Key 4: Develop A Budget For Each Level Of Your Relationship | Nine Keys to Healthy Relationships

The fourth thing you have to do is develop a budget for each level of your relationships. 

Every relationship works better for both people when there are dimensions of the relationship that are established from the beginning. In other words, you have to know what the expectations are. How much are you pouring in, and what do you expect to receive from them? Determine how far you are willing to go and how much you are willing to invest in that relationship. And to do that, you better get to know somebody very well before you enter into a covenant relationship.

Before you get committed in a covenant relationship, whether that’s a marriage, a business, or a friendship, you better get to know that person, and getting to know that person sometimes takes time. Anybody can falsely market themselves for a season, and people do it all the time. They sell themselves as beautiful, quiet, meek, and laid back. Then two years into the marriage they have an “in your face” attitude.

Remember that God is never in a hurry. It is line upon line, precept upon precept. The enemy, however, is hasty, fast, and corrupt. “I have to do it right now! I’m in love! I’m in love! I’m in love!” I’m sorry to burst that bubble, but that is just lust. Let it pass. You’ll be okay.

When you are entering in a covenant relationship, you need to develop a budget. 

That means you take into consideration the assets and the deficits, the withdrawals and the deposits. You must know the limits for what you can give, because you can give and do a good thing, and you can give and give and give and never get anything back.

Eventually you can end up dropping over dead as Dorcas did (Acts 9:36–43). She was making widow garments, which is hard to top on the “doing good” chart. But even though it was good, she gave more than she received back, and she eventually depleted so much of herself that she collapsed and died. In relationships where you do all the giving, if you don’t have a place or a person or something that is restoring you and replenishing you, you will pay a huge price. You might not physically die, but there are areas in your life that are dying right now because you are always giving out and never receiving back.

Granted, there are times when there are people in life to whom you are assigned to give, give, and give. But every once in a while, whether it is for an hour, a day, or a month, you need to be separated from them. There is a time for giving to and caring for and nurturing, and there is a time you need to be revived, replenished, and nourished yourself.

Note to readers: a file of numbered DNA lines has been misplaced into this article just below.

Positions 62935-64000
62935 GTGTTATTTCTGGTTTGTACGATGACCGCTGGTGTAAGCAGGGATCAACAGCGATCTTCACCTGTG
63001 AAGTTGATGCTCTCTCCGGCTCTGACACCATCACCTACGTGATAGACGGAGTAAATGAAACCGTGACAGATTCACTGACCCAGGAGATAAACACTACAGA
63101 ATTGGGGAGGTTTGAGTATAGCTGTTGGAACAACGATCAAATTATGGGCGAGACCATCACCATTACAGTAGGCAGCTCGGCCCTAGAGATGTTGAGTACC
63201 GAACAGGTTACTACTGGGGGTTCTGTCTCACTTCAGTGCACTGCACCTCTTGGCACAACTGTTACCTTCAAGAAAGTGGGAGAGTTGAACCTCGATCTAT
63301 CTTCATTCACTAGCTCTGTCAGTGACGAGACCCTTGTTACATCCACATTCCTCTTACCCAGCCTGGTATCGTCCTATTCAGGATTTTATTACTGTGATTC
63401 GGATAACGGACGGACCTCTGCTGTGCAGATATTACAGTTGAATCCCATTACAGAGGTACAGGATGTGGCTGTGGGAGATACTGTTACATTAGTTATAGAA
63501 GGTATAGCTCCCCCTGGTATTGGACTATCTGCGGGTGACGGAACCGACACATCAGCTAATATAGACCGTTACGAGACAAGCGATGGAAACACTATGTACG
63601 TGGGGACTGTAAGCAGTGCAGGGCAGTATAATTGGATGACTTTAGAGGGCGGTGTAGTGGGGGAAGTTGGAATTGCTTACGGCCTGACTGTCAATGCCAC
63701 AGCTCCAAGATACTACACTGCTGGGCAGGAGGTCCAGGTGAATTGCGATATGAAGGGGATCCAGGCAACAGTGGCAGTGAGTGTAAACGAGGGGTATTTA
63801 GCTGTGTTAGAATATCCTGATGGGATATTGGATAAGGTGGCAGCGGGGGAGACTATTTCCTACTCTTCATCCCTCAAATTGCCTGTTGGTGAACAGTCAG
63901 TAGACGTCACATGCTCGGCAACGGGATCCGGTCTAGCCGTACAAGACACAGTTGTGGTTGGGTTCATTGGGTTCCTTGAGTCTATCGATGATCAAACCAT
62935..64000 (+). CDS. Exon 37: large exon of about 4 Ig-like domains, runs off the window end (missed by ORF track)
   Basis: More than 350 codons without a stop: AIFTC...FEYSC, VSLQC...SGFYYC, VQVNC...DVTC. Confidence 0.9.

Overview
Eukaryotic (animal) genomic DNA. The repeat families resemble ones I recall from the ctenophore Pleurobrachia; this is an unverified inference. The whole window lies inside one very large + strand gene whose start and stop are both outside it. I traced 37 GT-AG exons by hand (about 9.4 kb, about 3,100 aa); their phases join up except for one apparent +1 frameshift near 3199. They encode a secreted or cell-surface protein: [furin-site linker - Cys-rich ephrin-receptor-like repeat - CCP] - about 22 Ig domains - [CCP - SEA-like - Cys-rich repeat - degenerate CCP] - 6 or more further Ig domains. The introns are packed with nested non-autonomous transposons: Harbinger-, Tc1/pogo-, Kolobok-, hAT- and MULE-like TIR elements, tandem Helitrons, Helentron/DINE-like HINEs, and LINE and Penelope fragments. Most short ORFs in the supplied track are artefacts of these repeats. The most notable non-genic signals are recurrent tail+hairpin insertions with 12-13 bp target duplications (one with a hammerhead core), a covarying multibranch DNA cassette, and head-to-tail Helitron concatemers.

Every once in a while, God says, “I call these people out of your life, so I can speak back to you.” In Dorcas’s case, he sent the apostle Peter to speak a special word to her: “Live.” Occasionally you need somebody in your life who speaks one word to you. They aren’t there with a motive or an agenda, and they aren’t there to get anything from you. They are there to breathe and speak life to you. They cause you to dream, to believe, to see, and you need that person who is pouring life into you and not just taking it from you. It’s wonderful to be a giver, but if all you ever do is give, you will be like the sponge that everybody wrings dry and is no good to anyone, including yourself.
You need a relationship that pours life back into you; that nurtures you.
You also need to realize that the more you are responsible for in life, the smaller your circle gets. The more you grow in God, the smaller your circle gets. For example, when God gave the Law to the children of Israel, over two million people were all around at the base of the mountain. When Moses and Joshua started going up the mountain, Joshua only went halfway up. The higher Moses went, the smaller the circle became, until ultimately he was the only one at the top (Exodus 19). When you grow and go up higher in life, you have more responsibility in life, and your circle will get smaller.

As you mature spiritually and take on more responsibility, you will need to learn how to sustain yourself and pour life back into yourself. You need to learn to “drink water from your own cistern” (Proverbs 5:15). You have transitioned off the dependency of other people and discovered how to sustain your life independently. I am not saying you don’t need other people, because you do. I am just saying you are going to have less people, because you have more responsibility because God is calling you to a higher level!

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Adapted from Paula White-Cain's best selling book "I Don't Get Wholeness...That's the Problem!"
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